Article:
Constitutional law students at UCT have a new core reference, one that has been lauded by top law faculties around South Africa. South African Constitutional Law in Context seeks to balance accurate descriptions of the most authoritative interpretation of the Constitution with a critical and enquiring approach, say publishers Oxford University Press. This is to help readers grapple with key concepts while being presented with material that provides depth and diversity of perspective.
Co-edited by UCT's Prof Pierre de Vos, the Claude Leon Foundation Chair in Constitutional Governance, and Prof Warren Freedman of the University of KwaZulu-Natal, the book is aimed at those studying Constitutional law as part of their LLB degree, as well as postgraduate students and legal practitioners wishing to deepen their understanding.
"This is a timely addition to the growing literature on South Africa's Constitutional law," says Prof Danwood Chirwa, head of UCT's Department of Public Law. "It provides a contextualised, comprehensive account of the fast-growing field of South African Constitutional law in an accessible, interactive and thought-provoking style, without misrepresenting the complexity and fluidity of the subject. Its advantages over competing works in the area lie in its conciseness and contextualisation, and in its invitation to the reader to interact with and reflect upon the text."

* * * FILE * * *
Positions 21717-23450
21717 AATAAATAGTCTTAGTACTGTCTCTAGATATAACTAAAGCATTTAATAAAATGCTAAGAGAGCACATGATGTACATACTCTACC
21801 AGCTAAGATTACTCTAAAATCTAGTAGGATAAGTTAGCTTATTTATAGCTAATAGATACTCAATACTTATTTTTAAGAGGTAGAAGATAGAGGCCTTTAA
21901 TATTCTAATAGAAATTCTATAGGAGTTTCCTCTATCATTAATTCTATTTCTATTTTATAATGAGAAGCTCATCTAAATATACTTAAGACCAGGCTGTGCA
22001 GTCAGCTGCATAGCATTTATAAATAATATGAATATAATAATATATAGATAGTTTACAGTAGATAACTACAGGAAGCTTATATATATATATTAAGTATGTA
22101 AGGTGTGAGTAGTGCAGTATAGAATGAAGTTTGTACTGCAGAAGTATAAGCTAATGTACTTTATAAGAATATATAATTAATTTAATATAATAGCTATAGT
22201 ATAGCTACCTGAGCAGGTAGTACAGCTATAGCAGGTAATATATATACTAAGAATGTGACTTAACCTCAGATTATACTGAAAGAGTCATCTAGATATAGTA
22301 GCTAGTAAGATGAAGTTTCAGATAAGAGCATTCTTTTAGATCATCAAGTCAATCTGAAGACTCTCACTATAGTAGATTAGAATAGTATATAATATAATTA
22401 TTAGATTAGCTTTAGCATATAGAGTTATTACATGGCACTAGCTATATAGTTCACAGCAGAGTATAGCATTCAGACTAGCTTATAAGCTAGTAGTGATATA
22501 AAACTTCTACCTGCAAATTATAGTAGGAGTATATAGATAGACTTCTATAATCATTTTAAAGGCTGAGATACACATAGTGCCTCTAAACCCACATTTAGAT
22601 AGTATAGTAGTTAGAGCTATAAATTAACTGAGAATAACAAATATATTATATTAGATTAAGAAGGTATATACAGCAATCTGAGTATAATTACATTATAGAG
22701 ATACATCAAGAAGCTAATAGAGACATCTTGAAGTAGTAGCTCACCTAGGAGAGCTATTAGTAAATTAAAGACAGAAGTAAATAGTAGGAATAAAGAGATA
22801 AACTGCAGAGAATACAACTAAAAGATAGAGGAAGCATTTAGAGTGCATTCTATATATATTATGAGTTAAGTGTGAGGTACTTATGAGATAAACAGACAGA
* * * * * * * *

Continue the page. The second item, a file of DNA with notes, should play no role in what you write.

Prof Jonathan Klaaren, lecturer at the University of Witwatersrand's School of Law, describes the book as a -"sorely needed comprehensive overview of, and introduction to, Constitutional law in South Africa. There is a diversity of views within the field of South African Constitutional law, and this text points to many of them â€“ and not just the dominant ones; a feature long missing in Constitutional law books."
Taking risks in academic writing
"If I were to read only one book on academic writing this year, this would have to be it."
So says Emeritus Professor of Higher Education Research at Leeds Metropolitan University Sue Clegg, referring to a recently published book edited by two UCT academics, Risk in Academic Writing: Postgraduate students, their teachers and the making of knowledge.
Dr Lucia Thesen and Associate Professor Linda Cooper edited the volume of essays about how likely students were to take the risk of trying out new forms in their writings.
"In the contemporary higher education landscape, which is characterised by an unprecedented movement of people, texts and capital, this problem of erasures and silences is a deeply political issue," writes Thesen. "What forms and knowledges are being erased? Why? Who benefits, and who remains silent?
"The contributors approach these issues by means of a new reading of the idea of risk, one that emphasises risk-taking as productive; and by exploring what this means for the process and product of research writing."
Thesen is a senior lecturer in the Centre for Higher Education Development (CHED). Her research focuses on ways of teaching writing to postgraduate students, and alternative forms and functions of academic writing. Cooper, also of CHED, focuses on worker education, the recognition of prior learning, and theorising different forms of knowledge.